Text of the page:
The Atlantic profiles the Minerva Project

August 18, 2014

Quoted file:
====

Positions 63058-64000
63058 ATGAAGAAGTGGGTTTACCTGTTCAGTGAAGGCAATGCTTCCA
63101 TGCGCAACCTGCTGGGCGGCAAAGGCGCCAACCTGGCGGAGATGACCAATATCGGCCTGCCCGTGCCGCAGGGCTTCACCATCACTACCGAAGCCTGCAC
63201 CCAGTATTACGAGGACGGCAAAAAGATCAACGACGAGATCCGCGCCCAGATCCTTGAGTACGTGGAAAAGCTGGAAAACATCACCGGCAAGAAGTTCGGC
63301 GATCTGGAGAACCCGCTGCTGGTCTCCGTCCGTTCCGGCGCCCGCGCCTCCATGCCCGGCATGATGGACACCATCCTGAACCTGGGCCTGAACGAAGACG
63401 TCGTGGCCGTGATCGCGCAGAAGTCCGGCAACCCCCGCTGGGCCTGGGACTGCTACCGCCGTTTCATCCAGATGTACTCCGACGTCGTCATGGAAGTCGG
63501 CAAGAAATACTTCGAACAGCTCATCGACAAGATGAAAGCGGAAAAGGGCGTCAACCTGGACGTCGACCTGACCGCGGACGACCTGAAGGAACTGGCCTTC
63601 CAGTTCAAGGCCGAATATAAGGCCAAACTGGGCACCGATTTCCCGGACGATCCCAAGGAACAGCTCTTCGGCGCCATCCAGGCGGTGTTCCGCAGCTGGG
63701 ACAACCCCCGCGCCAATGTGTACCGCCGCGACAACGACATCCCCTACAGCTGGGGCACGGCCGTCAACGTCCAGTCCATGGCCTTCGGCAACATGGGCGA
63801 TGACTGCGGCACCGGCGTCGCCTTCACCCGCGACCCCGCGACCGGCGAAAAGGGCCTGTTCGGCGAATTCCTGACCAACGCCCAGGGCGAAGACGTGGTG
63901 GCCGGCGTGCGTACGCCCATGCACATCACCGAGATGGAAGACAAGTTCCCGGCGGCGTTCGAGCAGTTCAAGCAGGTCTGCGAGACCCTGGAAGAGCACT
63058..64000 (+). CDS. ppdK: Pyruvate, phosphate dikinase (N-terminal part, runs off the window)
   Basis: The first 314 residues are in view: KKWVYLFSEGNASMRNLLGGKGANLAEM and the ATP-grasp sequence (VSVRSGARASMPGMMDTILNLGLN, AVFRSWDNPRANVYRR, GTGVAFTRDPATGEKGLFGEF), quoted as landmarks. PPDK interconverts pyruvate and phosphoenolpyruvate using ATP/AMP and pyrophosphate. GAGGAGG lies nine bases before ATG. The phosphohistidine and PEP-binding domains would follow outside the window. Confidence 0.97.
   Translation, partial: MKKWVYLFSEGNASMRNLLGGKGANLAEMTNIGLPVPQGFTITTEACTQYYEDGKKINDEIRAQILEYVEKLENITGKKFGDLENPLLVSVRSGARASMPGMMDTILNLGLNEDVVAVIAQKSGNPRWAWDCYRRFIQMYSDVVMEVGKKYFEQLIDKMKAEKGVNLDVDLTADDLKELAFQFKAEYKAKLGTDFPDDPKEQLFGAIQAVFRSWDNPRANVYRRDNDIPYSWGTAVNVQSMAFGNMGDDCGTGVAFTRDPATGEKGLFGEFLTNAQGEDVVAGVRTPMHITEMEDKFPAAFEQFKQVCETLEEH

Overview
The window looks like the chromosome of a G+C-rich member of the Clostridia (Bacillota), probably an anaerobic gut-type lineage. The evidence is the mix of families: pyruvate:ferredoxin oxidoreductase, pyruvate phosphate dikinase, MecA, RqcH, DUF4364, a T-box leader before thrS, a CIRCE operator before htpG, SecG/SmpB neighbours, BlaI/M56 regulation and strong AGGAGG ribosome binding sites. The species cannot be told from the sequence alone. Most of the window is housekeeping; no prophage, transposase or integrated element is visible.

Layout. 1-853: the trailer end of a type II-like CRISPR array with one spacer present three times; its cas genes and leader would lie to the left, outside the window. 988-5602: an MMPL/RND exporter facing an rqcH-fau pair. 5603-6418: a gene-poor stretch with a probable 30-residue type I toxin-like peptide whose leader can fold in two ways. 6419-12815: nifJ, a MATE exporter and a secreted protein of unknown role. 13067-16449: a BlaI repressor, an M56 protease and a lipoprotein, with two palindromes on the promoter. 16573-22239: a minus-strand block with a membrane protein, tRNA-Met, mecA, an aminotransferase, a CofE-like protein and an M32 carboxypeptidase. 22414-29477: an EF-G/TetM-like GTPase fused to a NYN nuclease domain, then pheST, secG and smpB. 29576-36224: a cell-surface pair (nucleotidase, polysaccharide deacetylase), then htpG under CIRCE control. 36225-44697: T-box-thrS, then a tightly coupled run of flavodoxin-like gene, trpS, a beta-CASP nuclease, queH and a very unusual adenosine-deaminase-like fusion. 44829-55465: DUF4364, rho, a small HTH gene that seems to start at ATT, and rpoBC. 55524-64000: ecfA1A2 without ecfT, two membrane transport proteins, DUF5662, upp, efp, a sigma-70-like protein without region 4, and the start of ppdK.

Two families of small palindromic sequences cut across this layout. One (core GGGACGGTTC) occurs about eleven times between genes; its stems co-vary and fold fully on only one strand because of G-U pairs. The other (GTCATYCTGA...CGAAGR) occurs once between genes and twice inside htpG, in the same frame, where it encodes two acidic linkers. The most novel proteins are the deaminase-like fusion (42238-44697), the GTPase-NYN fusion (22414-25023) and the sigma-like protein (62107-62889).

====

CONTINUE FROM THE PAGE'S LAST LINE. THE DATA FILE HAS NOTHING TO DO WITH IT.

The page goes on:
The cover story in the latest issue of The Atlantic contemplates the future of college education in the US, focusing specifically on tech entrepreneur Ben Nelson’s Minerva Project. Instruction will be delivered to students via a proprietary platform that was designed around the principles of psychologist and former Harvard Dean Stephen M Kosslyn. The author of the article, who participated in a test run of a Minerva class, describes the experience as “exhausting ... with no relief in the form of time when my attention could flag ... If this was the education of the future, it seemed vaguely fascistic. Good, but fascistic.” Minerva takes a scientifically rigorous approach to identifying best practices and learning techniques, shunning tradition for data-driven decision-making. Rather than lectures, students are subjected to a barrage of quizzes and reasoning tests. Minerva has an international student base—Nelson believes that in time as many as 90% of students will come from overseas—many of whom come from “unconventional” backgrounds. “We are now building an institution that has not been attempted in over 100 years,” Nelson said. The Atlantic